It’s that time of year when there’s virtually nothing to fish for around here so why not take a day away from watching sports to clean and repair all your fishing gear, something I bet many of us won’t do once we can get out there and flail the water again. As soon as fishing gets going again, who has time to clean gear and repair accessories unless it just fails to work at all?
Start with your reels. All reels need to be cleaned and oiled. Fly reels are easy to take apart, wipe clean, get any grit out and apply some lubricant. Spinning reels can be another matter. Unless you kept the manual (who does that?), getting back together what you have taken apart can be a disaster. All I can say is do it cautiously.
Next is the line on the reel. Nearly all monofilament and fluorocarbon line rots after awhile, kinks up, gets abraded and so on. It’s good policy to just take it off and substitute it with new line. Fluoro can be a bit costly but mono is cheap. Just do it. You fly anglers recognize that your leader/tippet should be replaced. A brand new 10-inch tapered leader just makes you feel good. Make it happen. Clean all your fly lines with a good, slippery fly line cleaner — they’ll zip through your rod so well you’ll forget about purchasing any new ones for awhile.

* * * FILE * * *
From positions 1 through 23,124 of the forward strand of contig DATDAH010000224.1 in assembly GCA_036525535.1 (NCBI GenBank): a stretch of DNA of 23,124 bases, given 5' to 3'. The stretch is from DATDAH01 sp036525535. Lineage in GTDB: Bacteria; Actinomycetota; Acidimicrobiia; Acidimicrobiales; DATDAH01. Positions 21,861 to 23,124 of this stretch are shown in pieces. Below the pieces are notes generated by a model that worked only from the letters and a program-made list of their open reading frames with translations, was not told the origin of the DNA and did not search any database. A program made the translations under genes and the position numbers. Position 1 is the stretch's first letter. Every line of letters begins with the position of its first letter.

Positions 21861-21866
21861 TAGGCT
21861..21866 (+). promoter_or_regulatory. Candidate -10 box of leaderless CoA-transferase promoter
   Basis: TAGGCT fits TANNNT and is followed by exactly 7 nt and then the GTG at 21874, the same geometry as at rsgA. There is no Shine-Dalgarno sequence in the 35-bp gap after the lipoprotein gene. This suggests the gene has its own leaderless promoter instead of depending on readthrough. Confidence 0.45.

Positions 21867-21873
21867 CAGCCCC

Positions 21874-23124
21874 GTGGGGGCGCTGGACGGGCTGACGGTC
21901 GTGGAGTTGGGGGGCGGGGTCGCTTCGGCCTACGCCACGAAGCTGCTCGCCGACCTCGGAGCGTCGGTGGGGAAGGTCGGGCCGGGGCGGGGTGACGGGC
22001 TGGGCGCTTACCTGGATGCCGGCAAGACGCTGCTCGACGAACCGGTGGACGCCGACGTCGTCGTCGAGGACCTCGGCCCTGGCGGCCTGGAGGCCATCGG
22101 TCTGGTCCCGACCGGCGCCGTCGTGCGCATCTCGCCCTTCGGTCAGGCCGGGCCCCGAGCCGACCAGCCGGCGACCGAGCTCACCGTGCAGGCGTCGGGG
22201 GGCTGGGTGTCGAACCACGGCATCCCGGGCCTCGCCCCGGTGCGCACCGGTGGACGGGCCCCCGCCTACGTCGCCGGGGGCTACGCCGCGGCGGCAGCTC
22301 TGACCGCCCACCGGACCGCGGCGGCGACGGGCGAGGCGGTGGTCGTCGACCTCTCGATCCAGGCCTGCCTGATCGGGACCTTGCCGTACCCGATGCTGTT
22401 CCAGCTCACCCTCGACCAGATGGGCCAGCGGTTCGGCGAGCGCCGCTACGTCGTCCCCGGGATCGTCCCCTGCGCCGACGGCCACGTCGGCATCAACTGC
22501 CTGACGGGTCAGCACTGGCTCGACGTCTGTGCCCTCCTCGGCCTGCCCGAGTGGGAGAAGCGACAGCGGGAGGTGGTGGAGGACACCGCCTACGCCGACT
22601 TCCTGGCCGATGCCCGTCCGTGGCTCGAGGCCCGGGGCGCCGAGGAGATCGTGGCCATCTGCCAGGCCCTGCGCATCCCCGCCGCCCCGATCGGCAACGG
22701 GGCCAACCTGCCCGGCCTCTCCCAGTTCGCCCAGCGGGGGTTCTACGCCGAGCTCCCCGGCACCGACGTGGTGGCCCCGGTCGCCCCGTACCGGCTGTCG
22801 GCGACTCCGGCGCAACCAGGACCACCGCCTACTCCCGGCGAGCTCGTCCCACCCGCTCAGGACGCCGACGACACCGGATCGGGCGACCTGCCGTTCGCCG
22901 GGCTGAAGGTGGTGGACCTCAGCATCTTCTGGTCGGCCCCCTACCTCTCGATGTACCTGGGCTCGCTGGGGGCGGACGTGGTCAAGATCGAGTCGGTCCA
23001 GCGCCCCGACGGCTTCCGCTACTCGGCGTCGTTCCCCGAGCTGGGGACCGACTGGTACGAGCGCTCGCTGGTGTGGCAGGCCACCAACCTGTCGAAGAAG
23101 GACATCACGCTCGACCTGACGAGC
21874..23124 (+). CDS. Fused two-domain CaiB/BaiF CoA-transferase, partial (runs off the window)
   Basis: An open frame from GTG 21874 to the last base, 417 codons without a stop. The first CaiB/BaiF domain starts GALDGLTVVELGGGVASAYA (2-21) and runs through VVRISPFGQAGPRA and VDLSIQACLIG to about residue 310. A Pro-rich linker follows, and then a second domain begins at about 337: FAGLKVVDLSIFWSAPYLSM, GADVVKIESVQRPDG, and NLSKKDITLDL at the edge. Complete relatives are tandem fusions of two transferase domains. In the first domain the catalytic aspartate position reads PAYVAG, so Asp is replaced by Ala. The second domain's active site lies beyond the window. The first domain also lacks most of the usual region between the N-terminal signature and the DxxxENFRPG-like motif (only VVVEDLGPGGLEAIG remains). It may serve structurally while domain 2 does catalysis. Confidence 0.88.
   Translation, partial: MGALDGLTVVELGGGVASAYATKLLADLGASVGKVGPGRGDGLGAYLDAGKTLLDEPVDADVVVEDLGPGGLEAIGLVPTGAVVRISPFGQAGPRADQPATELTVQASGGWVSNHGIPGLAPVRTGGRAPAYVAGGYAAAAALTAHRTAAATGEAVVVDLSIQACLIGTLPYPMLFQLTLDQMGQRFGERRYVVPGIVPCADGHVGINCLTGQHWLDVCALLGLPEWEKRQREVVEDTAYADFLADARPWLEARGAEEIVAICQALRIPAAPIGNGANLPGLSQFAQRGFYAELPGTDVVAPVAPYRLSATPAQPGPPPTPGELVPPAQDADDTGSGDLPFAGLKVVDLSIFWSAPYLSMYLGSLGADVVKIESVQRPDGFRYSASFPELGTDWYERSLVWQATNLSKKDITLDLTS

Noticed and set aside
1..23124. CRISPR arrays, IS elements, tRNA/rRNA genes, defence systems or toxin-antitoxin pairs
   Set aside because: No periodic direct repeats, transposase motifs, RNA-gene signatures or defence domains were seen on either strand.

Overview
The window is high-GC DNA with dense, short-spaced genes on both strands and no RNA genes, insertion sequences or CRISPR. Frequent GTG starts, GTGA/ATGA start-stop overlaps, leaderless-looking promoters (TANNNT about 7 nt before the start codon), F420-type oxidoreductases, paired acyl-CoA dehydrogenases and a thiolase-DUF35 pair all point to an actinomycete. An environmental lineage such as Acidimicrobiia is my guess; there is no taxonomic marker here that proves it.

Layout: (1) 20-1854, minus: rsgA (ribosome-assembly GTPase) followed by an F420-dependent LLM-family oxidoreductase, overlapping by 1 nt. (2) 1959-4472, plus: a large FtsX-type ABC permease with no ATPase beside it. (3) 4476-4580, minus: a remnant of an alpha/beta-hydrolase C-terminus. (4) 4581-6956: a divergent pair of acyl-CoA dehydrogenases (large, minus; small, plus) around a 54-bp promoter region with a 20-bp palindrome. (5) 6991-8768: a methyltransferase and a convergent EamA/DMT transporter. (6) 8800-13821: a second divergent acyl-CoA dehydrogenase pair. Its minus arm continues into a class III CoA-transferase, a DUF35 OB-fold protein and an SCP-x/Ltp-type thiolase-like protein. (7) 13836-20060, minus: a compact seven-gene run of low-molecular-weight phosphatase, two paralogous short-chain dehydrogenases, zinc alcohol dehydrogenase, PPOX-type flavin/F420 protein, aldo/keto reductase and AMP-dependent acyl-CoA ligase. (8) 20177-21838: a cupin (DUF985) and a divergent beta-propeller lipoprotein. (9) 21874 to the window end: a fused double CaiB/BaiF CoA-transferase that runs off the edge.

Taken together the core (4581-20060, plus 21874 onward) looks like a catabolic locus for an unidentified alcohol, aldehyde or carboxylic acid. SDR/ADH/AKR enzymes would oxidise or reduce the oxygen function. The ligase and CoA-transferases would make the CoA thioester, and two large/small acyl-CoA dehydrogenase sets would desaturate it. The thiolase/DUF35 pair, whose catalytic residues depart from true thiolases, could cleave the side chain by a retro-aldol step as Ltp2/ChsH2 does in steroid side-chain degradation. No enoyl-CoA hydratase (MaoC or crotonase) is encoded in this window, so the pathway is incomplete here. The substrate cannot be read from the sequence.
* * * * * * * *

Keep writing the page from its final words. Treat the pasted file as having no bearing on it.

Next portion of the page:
Any rod that is two or more pieces needs to be taken apart and the rod given a drop or so of lube where it fits into the ferrule. Put the rod together and leave it apart until your next use. This is especially true of saltwater rods, which become one piece rods if you don’t do this.
Waders need attention when you leave them unused during winter. Hang them from the boot upside down in a relatively cool place but not where they might freeze. Check them for cracks, holes and anything that might leak. You can even do the bathtub test for leaks when no one else is home. Fix any leaks and repair or patch any potential leaks.
How about your pram, rowboat, float tube, pontoon boat or whatever it is you use to fish lakes and rivers? I’ll give good odds that you anglers out there have a lot of things that float that need attention. Upside down and covered during winter is common sense for boats. Don’t let anything be exposed to or allowed to ice. I see float tubes and pontoon boats outside, uncovered and inflated and want to post a sign on them that says “This is a no-no.” Deflate them at least 30 percent and get them inside for the winter. Leaky tubes and pontoons are no fun and hard to fix, as are leaky valves. They don’t need to be stored in the dining room, just get them out of sight so they won’t be a constant reminder of your irresponsible fishing habit.
Take a look at your flies and lures. Do you really need all those ridiculous and useless no-fish catchers that you have taking up space in your tackle box and fly vest? Give the totally hopeless ones away or, more responsibly, leave them on a fishing buddy’s porch like a zucchini, ring the bell and run like hell. He’ll probably love the stuff, like you did when you bought it.